There are a total of 3 legacy PCI, a single x16 PCIe and a pair of x1 PCIe slots. Both of the x1 slots are located above the x16 slot so dual slot cards will end up eating up one of the PCI slots. It is good to see Chaintech include 3 PCI slots as currently they are still more useful to the end user than the x1 PCIe slots due to the lack of peripherals available for the latter.
The processor socket is located in a central location on the motherboard. For those looking to run oversize coolers like Zalman's CNPS7700-AlCu this is important as the width of the cooler hanging off the board will interfere with the power supply in many cases that do not have a lot of clearance between the top of the motherboard to the powersupply.
The back panel for the VNF4 is standard fare with the highlights being four USB2 ports, enough 1/8" mini jacks for 7.1 channel sound output and a single GigE connector. With the lack of any expansion brackets for additional USB2 connectors, it would have been better to see a few extra USB ports on the back as four is not too many. I personally run a keyboard, mouse, 2 cameras, an external drive, printer, RF module and a USB key on my home computer so more is better - and necessary.
Here is straight up summary of the BIOS settings for overclocking the VNF4 Ultra. Commentary is best served cold and will be covered in more detail on the following page.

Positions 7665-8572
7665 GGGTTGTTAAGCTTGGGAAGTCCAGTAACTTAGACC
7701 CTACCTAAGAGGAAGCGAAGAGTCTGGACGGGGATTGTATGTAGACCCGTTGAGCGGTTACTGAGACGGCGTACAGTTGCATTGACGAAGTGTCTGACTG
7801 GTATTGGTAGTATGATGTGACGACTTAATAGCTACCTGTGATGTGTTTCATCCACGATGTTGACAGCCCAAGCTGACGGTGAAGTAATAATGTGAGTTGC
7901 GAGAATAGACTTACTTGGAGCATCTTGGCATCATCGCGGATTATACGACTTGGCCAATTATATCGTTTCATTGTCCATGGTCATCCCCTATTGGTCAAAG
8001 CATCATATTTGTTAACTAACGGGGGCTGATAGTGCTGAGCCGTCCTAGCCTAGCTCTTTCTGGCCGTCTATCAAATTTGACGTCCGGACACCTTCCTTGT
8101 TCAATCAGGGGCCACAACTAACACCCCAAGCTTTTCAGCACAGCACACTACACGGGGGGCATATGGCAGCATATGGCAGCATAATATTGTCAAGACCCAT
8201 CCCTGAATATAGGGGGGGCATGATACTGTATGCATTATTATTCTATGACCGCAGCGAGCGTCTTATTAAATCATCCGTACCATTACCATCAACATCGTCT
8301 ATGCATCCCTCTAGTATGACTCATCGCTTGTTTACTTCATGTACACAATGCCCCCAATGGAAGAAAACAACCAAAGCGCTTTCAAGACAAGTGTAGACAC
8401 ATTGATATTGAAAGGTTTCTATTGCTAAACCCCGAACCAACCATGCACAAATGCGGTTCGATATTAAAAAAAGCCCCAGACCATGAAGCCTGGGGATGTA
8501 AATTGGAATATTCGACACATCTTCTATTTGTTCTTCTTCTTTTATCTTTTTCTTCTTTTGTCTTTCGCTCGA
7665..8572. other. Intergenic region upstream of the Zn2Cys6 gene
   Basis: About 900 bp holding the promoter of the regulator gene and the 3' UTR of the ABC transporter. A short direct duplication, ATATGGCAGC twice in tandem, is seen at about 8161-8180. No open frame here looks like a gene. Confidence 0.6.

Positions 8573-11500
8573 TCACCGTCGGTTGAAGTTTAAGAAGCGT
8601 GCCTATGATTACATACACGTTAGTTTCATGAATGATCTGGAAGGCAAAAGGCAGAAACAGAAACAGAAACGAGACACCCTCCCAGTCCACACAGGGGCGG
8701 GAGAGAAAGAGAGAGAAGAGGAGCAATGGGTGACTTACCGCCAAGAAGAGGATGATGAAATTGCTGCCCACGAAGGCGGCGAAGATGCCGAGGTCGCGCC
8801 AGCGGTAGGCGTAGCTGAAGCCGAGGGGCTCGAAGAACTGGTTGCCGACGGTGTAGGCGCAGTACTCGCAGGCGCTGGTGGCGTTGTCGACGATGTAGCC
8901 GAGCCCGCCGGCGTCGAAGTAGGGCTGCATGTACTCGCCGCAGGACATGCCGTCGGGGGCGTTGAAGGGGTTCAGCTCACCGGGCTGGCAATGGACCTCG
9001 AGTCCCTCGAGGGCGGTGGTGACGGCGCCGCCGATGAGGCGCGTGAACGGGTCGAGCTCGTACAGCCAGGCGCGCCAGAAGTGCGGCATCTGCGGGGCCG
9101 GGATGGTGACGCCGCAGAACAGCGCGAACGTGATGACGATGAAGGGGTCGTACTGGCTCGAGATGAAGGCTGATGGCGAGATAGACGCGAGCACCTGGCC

|CPU Frequency||200-400 Mhz in 1 Mhz increments|
|Memory Divider||1:1, 5:6, 2:3, 1:2|
|Processor Multiplier (Hammer Fid Control)||4x - Processor Max in 1x increments|
|Processor Voltage||0.9 to 1.55v in 0.025v increments, 1.55-1.7v in 0.05v increments|
|Memory Voltage||2.7V- 2.9V in 0.1V increments|
|Chipset Voltage||1.6-1.7V in 0.05V increments|
|PCIe Clock||100-145Mhz in 1 Mhz increments|
|2, 2.5, 3|
|Command Rate||1T, 2T|
|Read Preamble Value||2ns-9.5ns in 0.5 ns increments|
|Async Latency Value||
2-11ns in 1ns increments
|S/W Memory Hole Remapping||Disabled/Enabled|
|MTRR Mapping Mode||Continuous/Discrete|
|Bottom of 32-bit IO||0000-00E0|
|SATA Spread Spectrum||Disabled/Down Spread|
|PCIe Clock Spectrum||Disabled/Down Spread|
Before we pop into the BIOS there are several useful things that Chaintech has on the main boot screen that no one else has (but should) including the actual processor clockspeed instead of the just the model number of processor. Memory speed and timings are also displayed which is handy when weird dividers and high FSB speeds come into play. The final thing is a POST code displayed right to the right of the screen to conveniently help with troubleshooting. While the POST code on boot screen is very clever, there is no physical LED set on the board itself which kind of makes this feature a bit on the questionable side since this is probably most helpful when the board is not POSTing. In any case all three of these features are very nice and other manufacturers should take note of it.